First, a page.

SUWON, South Korea, April 19 (Korea Bizwire) – Amid rising concerns over climate change, the latest study by the Gyeonggi Green Environment Center anticipates that Gyeonggi Province – a province of 12 million surrounding the South Korean capital – could experience 166 days of summer by 2070.
That is about 50 days longer than the current season, and almost half of the full year.
According to the study, which was based on an analysis of data from the Korea Meteorological Administration and weather stations in the Seoul metropolitan area, Gyeonggi will have 146.9 days of summer in the mid-21st century (2040 to 2060), up from what was 117.8 days in the 2000s – on condition that the current rate of greenhouse gas emissions continues.
By the late 21st century (2070 to 2090), the province will have 166.5 days of summer.
Similarly, the average yearly temperature will rise to 17.5 degrees Celsius by the 2090s from 12 degrees Celsius in the 2000s, and annual average precipitation, by 25 percent from 1,405.4mm to 1,756.95mm during the same period.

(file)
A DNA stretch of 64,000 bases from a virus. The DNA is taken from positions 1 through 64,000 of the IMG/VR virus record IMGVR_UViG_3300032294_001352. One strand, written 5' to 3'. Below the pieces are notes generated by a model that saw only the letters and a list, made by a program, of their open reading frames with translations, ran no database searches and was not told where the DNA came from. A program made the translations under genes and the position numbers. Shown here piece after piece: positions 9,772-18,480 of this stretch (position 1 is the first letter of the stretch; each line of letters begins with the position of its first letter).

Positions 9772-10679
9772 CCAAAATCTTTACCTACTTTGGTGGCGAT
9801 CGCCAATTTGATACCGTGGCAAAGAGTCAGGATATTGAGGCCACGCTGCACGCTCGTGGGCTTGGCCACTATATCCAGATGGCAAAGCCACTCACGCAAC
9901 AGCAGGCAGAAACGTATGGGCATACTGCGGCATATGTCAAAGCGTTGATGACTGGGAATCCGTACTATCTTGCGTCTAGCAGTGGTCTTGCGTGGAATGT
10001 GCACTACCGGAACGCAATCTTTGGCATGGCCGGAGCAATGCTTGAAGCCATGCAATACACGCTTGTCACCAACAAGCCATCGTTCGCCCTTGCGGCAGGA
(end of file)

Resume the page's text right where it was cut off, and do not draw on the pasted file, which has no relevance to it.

Provincial residents will suffer about 67.3 days of heat wave each year, up from nine days, and 58.3 tropical nights (when the temperature hovers 25 degrees Celsius and above at nights) up from three days, again, from the 2000s to 2090s.
Luckily, however, the GGEC also suggested that active emissions reduction efforts could help minimize the impact of global warming.
With full-fledged policies to curb greenhouse gas emissions, the number of summer days will only increase to 143 by the late 21st century, officials said, while the average yearly temperature will rise by only 2.3 degrees to 14.3 degrees Celsius. The number of heat wave days and tropical nights will also drop, to 27.2 days and 27.4 nights, respectively.
Based on its findings, the GECC proposed 40 detailed action plans for eight areas, including health, agriculture and fisheries, and ecosystems, to be executed by 2021. The provincial government will go over the plans in partnership with outside experts and civic organizations to finalize its environmental measures by the end of May.
By Joseph Shin (email@example.com)